Environmental Factor

August 2011


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Study finds BPA-exposed male deer mice less attractive to females

By Thaddeus Schug
August 2011

Cheryl Rosenfeld, Ph.D., D.V.M.

According to Rosenfeld, BPA exposure through the diet has been underestimated by previous lab tests. “We believe that these mouse model studies are a more accurate representation of what happens to BPA as the human body attempts to process this toxic substance.” (Photo courtesy of Cheryl Rosenfeld)

mouse looking up

According to the study, a mouse's luck finding a soul mate may depend on the mother's dietary exposure to BPA. (Photo courtesy of Cheryl Rosenfeld)

In a new study, published June 27, NIEHS-funded investigators add to the ongoing debate surrounding the safety of products made with the chemical bisphenol A (BPA). With BPA studies having varying results and interpretations, experts are still uncertain about what these results mean to human health. 

NIEHS grantee Cheryl Rosenfeld, Ph.D., D.V.M. (http://www.dbms.missouri.edu/RosenfeldC.htm) Exit NIEHS, and her group at the University of Missouri-Columbia (UM), who report that male deer mice whose mothers were fed a diet containing BPA while pregnant are subtly, yet significantly, different from males with no BPA exposure. The BPA-exposed mice exhibit traits indicating decreased masculinity and learning ability, differences that could impair their mating behaviors and their likelihood of producing offspring.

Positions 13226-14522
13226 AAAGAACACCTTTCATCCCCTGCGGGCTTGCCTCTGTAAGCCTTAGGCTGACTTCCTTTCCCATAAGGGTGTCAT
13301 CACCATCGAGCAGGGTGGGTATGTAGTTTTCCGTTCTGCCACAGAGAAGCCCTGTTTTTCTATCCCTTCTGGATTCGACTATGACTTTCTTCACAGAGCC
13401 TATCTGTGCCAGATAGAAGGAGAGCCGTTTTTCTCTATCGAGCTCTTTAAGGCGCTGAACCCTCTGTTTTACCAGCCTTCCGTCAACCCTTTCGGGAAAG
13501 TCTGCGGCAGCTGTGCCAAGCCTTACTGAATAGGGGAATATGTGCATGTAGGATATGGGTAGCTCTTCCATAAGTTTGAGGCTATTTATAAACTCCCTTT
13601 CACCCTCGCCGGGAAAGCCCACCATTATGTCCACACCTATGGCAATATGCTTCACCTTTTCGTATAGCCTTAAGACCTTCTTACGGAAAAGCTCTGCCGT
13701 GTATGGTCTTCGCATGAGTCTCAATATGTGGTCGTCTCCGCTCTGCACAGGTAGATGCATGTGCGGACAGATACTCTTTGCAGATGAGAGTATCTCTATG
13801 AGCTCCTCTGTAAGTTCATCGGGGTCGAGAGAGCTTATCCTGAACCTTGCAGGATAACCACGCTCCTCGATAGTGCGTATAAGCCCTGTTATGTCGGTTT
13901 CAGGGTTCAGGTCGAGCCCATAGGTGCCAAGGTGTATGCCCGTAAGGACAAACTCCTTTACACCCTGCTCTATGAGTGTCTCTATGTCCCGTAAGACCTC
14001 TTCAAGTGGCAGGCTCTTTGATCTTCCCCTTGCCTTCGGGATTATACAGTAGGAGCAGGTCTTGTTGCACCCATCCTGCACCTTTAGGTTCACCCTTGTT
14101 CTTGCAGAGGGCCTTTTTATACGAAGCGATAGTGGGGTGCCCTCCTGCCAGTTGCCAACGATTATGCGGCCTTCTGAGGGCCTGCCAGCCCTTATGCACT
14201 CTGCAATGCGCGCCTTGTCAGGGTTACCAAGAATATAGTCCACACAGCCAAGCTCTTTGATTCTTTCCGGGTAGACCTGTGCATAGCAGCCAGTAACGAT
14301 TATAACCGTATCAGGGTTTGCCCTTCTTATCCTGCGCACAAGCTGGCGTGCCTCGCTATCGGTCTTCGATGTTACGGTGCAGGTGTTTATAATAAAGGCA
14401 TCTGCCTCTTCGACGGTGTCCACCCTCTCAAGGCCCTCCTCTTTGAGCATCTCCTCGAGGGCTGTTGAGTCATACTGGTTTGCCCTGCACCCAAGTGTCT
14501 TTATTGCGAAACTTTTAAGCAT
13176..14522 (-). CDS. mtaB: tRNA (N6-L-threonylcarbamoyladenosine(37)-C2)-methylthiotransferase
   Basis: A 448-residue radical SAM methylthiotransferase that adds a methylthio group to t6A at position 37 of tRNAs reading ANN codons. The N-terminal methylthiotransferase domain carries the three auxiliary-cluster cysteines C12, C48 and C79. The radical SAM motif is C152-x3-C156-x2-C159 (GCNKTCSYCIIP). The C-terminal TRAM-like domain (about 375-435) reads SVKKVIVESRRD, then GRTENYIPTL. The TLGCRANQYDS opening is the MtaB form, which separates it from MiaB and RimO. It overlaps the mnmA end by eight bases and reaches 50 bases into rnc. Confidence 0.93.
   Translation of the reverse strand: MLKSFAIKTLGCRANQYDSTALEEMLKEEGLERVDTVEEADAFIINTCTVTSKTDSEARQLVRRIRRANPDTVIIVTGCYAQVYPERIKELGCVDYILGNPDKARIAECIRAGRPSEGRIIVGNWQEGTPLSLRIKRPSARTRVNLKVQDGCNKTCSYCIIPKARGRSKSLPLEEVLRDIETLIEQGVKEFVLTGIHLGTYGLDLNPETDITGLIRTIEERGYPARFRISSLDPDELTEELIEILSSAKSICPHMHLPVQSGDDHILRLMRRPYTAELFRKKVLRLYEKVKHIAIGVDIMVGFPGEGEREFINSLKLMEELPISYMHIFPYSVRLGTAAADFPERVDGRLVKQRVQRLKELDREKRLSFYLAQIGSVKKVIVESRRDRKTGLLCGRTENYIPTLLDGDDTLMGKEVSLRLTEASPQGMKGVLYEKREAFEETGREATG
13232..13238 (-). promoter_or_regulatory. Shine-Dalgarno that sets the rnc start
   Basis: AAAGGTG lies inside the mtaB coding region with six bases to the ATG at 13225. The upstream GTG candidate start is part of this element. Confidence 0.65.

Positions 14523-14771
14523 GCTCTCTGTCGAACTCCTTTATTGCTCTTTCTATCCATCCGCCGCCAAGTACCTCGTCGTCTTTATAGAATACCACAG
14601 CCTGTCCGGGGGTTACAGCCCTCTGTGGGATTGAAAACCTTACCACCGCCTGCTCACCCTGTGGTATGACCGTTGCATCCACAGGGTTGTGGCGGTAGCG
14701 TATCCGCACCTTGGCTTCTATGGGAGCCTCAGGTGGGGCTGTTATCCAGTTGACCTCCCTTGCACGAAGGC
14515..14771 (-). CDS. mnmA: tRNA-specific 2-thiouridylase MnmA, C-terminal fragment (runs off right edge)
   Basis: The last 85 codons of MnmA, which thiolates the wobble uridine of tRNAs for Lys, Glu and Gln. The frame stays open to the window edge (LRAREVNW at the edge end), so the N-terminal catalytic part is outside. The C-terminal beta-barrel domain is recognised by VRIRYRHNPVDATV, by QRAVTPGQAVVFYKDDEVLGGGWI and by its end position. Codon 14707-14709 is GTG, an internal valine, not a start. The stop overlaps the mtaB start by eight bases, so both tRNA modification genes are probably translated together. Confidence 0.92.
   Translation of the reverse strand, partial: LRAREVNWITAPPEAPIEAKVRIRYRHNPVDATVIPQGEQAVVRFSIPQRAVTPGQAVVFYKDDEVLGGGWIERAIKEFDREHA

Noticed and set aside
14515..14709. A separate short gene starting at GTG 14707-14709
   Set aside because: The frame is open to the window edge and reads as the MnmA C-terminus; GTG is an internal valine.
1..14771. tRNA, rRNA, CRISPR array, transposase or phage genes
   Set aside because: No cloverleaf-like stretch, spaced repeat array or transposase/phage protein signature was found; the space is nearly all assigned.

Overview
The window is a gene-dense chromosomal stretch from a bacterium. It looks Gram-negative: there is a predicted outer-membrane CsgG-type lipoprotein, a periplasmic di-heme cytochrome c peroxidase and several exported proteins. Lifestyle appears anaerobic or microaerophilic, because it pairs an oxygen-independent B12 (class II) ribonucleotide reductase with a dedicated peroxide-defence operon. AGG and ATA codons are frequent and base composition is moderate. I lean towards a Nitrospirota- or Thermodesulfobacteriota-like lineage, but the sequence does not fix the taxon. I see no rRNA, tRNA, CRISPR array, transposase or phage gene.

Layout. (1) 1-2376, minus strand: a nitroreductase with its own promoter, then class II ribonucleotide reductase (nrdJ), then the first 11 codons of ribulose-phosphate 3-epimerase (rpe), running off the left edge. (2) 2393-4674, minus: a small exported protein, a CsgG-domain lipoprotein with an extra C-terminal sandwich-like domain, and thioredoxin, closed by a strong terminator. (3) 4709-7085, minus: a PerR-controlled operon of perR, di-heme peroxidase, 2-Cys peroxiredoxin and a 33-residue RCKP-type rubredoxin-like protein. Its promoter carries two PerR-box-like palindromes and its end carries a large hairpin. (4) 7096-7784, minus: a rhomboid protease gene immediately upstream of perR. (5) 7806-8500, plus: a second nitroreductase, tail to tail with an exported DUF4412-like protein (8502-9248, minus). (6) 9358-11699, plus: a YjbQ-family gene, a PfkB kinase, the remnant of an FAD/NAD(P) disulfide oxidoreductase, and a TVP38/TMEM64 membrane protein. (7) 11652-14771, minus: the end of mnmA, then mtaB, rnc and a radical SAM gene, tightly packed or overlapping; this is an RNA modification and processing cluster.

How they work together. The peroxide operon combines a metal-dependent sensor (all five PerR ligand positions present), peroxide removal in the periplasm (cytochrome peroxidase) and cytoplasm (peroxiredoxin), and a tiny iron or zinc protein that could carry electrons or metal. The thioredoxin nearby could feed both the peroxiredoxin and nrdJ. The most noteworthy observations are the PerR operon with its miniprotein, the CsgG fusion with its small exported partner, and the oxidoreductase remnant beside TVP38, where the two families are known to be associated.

In the study (http://www.ncbi.nlm.nih.gov/pubmed/21709224) Exit NIEHS, BPA-exposed male deer mice were unable to navigate their way out of a maze, even though their untainted male peers quickly mastered the same maze. By a two-to-one margin, female deer mice showed less sexual interest in BPA-affected males compared to unexposed males.

"The BPA-exposed deer mice in our study look normal; there is nothing obviously wrong with them. Yet, they are clearly different," said Cheryl Rosenfeld, associate professor of biomedical sciences in the College of Veterinary Medicine and investigator in the Bond Life Sciences Center. "Females do not want to mate with BPA-exposed male deer mice, and BPA-exposed males perform worse on spatial navigation tasks that assess their ability to find female partners in the wild.”

BPA is one of the most widely produced chemicals in the world, resulting in widespread exposure of humans to this chemical. BPA is used in the manufacturing of polycarbonate plastics, epoxy resins, and flame retardants. Exposure to BPA occurs through many sources, including reusable water bottles, baby bottles, metallic food cans, thermal paper, carbonless copy paper, and consumer electronics, including computers, cell phones, and video game consoles.

Addressing the controversy surrounding BPA